carved meats, cold shrimp, smoked salmon, and a waffle and ice-
    cream sundae bar, in addition to two dessert islands spotlighting
    cakes and pastries. Now that’s a buffet!
    3570 Las Vegas Blvd. S. & 702/731-7110. Breakfast $9.99; lunch $11.99; dinner
    $16.99; Fri seafood dinner $24.99 (includes 1 lobster); Sat–Sun brunch $16.99
    adults (includes unlimited champagne). Half-price children ages 4–12; free for
    children under 4. AE, DC, DISC, MC, V. Mon–Fri 7:30am–10pm; Sat–Sun 8:30am–
    10pm.
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                                      B U F F E T S & S U N D AY B R U N C H E S      103

        Mirage Buffet             BUFFET Nothing says Vegas excess like
        endless mounds of shrimp and prime rib. Until recently, the Mirage
        buffet was one of the higher priced in town, but also one of the most
        reliable in terms of food quality. It’s been eclipsed in the former
        category, but still holds true in the latter. Like most local buffets,
        flavors tend towards the middle-of-the-road—but at least here the
        road is a broader one. Fajita, Asian, and pasta stations compliment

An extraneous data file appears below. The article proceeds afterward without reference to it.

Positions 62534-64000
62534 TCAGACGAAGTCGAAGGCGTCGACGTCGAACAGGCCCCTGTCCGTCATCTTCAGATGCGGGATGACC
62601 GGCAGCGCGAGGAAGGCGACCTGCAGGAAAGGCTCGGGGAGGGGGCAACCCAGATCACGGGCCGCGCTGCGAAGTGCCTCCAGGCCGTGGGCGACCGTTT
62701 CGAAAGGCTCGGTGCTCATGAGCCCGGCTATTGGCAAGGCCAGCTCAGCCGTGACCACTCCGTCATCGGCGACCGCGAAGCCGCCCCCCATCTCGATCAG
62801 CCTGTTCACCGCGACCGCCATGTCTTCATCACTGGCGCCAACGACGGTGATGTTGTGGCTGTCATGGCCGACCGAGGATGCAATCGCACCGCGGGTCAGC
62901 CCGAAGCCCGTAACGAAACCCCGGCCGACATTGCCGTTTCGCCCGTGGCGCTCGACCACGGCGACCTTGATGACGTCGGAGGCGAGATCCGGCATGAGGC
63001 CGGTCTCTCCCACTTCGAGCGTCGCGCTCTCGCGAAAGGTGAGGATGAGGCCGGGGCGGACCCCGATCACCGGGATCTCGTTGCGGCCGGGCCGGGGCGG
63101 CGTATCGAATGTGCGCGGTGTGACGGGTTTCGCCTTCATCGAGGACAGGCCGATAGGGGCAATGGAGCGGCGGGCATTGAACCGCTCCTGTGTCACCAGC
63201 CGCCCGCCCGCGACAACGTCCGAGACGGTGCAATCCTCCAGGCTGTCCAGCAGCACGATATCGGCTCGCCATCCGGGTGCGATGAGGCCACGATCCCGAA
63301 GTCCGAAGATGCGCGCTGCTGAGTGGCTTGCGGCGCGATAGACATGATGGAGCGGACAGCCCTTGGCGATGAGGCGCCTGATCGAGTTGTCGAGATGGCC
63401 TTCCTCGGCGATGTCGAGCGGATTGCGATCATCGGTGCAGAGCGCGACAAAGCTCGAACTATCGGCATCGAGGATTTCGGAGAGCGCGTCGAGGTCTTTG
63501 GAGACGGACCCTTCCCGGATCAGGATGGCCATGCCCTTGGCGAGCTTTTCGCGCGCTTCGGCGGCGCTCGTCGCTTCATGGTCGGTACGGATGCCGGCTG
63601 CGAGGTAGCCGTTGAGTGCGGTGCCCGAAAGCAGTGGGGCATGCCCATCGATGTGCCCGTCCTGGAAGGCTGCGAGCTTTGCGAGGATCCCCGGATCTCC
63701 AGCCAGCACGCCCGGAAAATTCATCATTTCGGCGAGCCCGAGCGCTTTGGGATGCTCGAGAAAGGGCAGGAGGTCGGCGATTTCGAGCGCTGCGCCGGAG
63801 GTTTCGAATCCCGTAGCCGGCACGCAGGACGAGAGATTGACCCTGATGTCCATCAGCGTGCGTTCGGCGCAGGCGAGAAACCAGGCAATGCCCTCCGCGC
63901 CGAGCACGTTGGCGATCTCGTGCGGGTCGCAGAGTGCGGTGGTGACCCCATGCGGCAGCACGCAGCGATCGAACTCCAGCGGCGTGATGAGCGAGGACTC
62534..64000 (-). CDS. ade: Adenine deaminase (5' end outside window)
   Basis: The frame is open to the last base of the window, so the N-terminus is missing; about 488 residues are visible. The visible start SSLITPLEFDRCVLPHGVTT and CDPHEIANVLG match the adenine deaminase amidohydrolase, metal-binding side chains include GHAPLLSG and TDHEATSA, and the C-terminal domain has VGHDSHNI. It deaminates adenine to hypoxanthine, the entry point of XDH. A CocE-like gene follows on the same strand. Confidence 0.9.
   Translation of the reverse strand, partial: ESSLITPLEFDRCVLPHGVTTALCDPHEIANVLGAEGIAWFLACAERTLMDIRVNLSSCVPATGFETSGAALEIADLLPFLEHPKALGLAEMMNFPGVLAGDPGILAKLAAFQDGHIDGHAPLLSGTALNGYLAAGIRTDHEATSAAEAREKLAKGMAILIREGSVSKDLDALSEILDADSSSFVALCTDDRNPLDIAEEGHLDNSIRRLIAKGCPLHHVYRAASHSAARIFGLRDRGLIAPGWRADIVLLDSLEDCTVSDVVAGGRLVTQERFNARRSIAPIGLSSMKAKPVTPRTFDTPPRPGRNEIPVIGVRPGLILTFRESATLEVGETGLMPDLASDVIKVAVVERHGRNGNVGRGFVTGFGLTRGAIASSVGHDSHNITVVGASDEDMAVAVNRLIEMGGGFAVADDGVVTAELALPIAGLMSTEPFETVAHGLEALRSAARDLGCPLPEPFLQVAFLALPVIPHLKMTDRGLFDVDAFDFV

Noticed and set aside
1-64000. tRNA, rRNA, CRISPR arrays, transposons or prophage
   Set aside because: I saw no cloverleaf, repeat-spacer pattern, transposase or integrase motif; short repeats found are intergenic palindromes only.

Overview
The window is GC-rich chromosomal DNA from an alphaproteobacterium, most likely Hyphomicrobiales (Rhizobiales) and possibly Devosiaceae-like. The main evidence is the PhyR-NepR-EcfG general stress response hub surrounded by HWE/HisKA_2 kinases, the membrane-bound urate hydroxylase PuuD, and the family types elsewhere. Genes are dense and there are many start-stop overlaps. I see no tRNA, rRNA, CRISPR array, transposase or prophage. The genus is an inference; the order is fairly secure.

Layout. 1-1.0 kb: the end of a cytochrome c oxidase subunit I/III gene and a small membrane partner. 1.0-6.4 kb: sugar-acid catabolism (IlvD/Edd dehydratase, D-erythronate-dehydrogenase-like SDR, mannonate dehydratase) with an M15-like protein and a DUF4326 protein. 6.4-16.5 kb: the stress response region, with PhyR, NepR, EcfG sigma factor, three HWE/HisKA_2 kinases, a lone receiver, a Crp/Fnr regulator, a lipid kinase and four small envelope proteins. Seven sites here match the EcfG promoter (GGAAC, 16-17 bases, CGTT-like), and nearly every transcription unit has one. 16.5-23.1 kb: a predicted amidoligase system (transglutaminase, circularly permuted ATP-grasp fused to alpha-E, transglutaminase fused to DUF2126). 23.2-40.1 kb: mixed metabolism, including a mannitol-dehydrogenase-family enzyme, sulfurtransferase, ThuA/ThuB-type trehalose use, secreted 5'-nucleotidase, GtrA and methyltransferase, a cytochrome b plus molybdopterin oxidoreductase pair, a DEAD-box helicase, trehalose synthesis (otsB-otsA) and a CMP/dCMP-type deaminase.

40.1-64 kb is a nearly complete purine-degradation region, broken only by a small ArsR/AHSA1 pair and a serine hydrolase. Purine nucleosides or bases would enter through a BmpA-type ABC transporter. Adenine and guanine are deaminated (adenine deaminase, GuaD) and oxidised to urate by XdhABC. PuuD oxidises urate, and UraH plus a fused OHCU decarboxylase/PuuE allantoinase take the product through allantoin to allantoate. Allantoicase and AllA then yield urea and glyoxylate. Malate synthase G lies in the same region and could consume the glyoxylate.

the ubiquitous carving station; the latter features made-to-order
        sauces, starting with either a cream or tomato base. Note the stand-
        out salad bar, which features surprises such as hummus,
        babaganoush, and couscous, plus a variety of veggie intensive dishes.
        And there’s gefilte fish, which is not something commonly seen on
        a Vegas buffet. Put your plate-loading emphasis here, with some
        selections from the aforementioned special stations. Desserts are also
        better than the foam rubber average, including bread pudding,
        chewy peanut butter cookies, and an unexpectedly intense chocolate
        mousse.
        3400 Las Vegas Blvd. S. & 702/791-7111. Breakfast $8.95; lunch $9.95; dinner